Story by Chris Good; illustrations by Alex Hoyt.
You are John Boehner, recently anointed Speaker of the House of Representatives.
You're knee-deep in budget negotiations with the White House, trying to find a way to fund the government and live up to your campaign promise -- either to cut $100 billion from last year's spending levels, or from President Obama's requested spending for 2011, depending on whom you ask.
For the past month, the government has been funded by temporary stopgap measures as you try to reach a deal with Senate Democrats and the White House on spending levels through September, when the fiscal year ends. Your Republican House coalition is growing restless: No more, they say. This is it.
Democrats control the U.S. Senate, and, given that they generally like to spend more money than you do, they're out to protect the programs that benefit their constituents, having promised to do so for decades.
In February you managed to pass, along with your Republican allies, a funding bill that cuts $61 billion from last year's spending. Tea partiers and fiscal hawks have supported it, though they want to see even more money shaved off. Senate Democrats and the White House have rejected this dictum out of hand.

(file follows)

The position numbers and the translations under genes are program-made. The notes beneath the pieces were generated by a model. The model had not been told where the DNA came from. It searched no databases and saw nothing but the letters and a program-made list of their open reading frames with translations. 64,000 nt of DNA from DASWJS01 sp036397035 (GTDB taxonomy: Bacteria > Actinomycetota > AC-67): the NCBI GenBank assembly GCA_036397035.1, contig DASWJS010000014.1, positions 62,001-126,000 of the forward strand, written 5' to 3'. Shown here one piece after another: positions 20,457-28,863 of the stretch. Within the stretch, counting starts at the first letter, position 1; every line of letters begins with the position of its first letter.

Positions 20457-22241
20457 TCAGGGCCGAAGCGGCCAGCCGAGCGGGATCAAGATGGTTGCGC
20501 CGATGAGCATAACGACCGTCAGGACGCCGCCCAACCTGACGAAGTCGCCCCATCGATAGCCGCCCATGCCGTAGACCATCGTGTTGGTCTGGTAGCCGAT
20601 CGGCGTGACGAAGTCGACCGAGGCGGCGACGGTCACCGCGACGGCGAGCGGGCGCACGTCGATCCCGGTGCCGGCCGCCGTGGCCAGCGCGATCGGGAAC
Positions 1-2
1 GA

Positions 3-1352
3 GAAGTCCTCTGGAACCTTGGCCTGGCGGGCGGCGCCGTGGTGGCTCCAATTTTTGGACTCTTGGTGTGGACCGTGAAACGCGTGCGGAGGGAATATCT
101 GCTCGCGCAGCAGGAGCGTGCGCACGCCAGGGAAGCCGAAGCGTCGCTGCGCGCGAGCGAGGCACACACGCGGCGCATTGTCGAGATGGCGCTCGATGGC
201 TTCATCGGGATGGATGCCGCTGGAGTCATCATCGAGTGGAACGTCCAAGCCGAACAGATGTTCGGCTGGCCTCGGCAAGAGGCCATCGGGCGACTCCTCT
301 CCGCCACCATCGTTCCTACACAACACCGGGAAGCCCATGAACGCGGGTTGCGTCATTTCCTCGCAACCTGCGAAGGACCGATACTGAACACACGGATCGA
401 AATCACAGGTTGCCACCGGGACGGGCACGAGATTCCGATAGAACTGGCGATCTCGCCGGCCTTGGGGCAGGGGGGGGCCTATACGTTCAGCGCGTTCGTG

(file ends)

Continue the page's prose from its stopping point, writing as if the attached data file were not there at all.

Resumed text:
The last stopgap measure runs out next Friday, April 8. If you don't reach a long-term deal, or another temporary fix, the federal government will shut down until you do.
As of Thursday, March 31, a compromise deal has been on the table: Vice President Joe Biden told reporters that everyone -- including you, implicitly -- is on board with a plan to cut $33 billion, well short of what the tea party wants. With help from moderate Democrats in your chamber, you could probably make this happen.
The tea party is putting the screws to you. For the last month, groups have accused you of going back on your promises. They won't be happy with the deal.
You have said there is no deal: Nothing is done, until everything is done. You've played it close to the vest.
- Tell the White House, No dice: We're cutting $61 billion, end of story (Go to Page 2)
- Agree to the $33 billion deal (Go to Page 11)
- Try to pass another temporary funding bill in the House, ensuring the government stays funded for another few weeks (Go to Page 12)
- Agree to Obama's FY 2011 funding request (Go to Page 10)